In fact many outside of the circle of moisture described earlier will tell you they are too dry, especially with record heat looking to work its way across the nation over the weekend into next week. At this point dry or not the corn that is up looks good to many, with trade talking expectations of close to 80% of the corn being rated as good or excellent in Tuesday night’s initial crop ratings. If realized this would be the best rated crop in recent memory, compared to the 77% good to excellent rating seen in 2012 (yes *that* 2012).

While this week looks promising for those looking to complete planting, rainfall will be imperative of course to keep ratings high and yield outlooks pegged above trend-line. Talk is starting to get louder about what the USDA will show for planted acreage in the June 29th report, with many anticipating an increase to both corn and bean plantings due to reductions in sorghum and spring wheat acres. However this week one of the largest co-ops in the Red River Valley announced this spring had set a record for spring wheat seed demand making one wonder if farmers really cut back on acres up there or not.

Other talk this week centered around production cuts to the wheat crop in Russia. Private groups and government officials have cut back on their outlooks there due to less than desirable spring conditions giving bulls some excitement. However it is important to remember that though they have cut back from their initial outlook they are still running some 220 million bushels plus higher than the latest estimate released by the USDA.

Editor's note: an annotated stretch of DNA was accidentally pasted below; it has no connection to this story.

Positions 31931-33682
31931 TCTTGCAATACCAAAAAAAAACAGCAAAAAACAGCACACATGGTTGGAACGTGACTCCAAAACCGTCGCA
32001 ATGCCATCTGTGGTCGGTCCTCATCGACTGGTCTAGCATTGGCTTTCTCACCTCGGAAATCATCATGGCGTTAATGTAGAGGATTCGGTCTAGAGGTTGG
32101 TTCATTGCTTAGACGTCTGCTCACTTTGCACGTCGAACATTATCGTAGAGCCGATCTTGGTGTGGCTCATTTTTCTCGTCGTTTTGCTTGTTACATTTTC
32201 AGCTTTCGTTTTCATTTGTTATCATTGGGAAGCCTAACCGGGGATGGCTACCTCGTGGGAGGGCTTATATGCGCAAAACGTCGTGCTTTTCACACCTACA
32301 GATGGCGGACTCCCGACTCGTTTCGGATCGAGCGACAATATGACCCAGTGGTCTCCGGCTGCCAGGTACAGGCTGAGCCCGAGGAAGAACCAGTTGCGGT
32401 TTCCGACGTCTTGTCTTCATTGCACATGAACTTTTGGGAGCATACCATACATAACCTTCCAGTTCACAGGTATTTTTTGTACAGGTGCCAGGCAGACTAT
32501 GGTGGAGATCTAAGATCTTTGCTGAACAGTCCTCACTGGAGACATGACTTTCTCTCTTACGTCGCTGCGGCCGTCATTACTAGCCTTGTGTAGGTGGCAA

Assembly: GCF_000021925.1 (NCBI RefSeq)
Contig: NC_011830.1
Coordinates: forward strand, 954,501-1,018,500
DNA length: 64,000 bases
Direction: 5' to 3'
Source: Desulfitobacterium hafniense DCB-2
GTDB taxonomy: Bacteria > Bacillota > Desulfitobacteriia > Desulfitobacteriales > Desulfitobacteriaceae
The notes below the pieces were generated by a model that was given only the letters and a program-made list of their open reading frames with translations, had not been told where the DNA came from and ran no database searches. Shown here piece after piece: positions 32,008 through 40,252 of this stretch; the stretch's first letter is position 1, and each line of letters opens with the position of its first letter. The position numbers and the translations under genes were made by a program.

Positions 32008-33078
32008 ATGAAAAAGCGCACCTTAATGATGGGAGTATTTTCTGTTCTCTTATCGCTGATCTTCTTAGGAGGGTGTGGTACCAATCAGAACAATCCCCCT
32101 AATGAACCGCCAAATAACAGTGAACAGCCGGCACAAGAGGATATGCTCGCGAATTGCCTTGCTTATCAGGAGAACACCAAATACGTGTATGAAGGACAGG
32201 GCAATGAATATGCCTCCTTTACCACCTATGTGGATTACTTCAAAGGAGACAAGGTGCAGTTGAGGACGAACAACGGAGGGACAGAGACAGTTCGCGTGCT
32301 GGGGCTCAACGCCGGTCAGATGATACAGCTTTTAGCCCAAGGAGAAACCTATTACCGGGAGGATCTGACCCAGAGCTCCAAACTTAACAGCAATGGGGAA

Dryness in the Canadian Prairies will have to be monitored as rainfall in some areas there is only running 40% of average for the April/May time period.

One final interesting tidbit, we had mentioned last week that though April was record cold across much of the Corn Belt May so far had been nearly record warm. This is obvious when looking at the accumulation of growing degree days across the growing area. At the University of Minnesota Waseca location GDDs are running 20% ahead of average. With many other locations across the country showing a similar increase or more.

Going into next week we’ll continue to monitor weather of course as we work our way into June. Some are indicating the month ahead could be a very hot and dry one while others are adamant the heat will break down as we work into next weekend with rain in the forecast. With little to no risk premium in the corn market based on the new crop outlook from the USDA last month forecasts will be imperative in the weeks ahead (obviously). With corn and wheat putting in new contract highs and soybeans trading back up close to recent highs there are plenty of opportunities presenting themselves. Definitely use this time to get new targets in place and work to enhance your bottom line. As always give us a call with any questions, we’re here to help! Until next week, have a great weekend and stay safe! All the Best! Angie Setzer Citizens LLC ****Commodities trading is very risky, Citizens LLC holds no liability for the use of the information contained herein****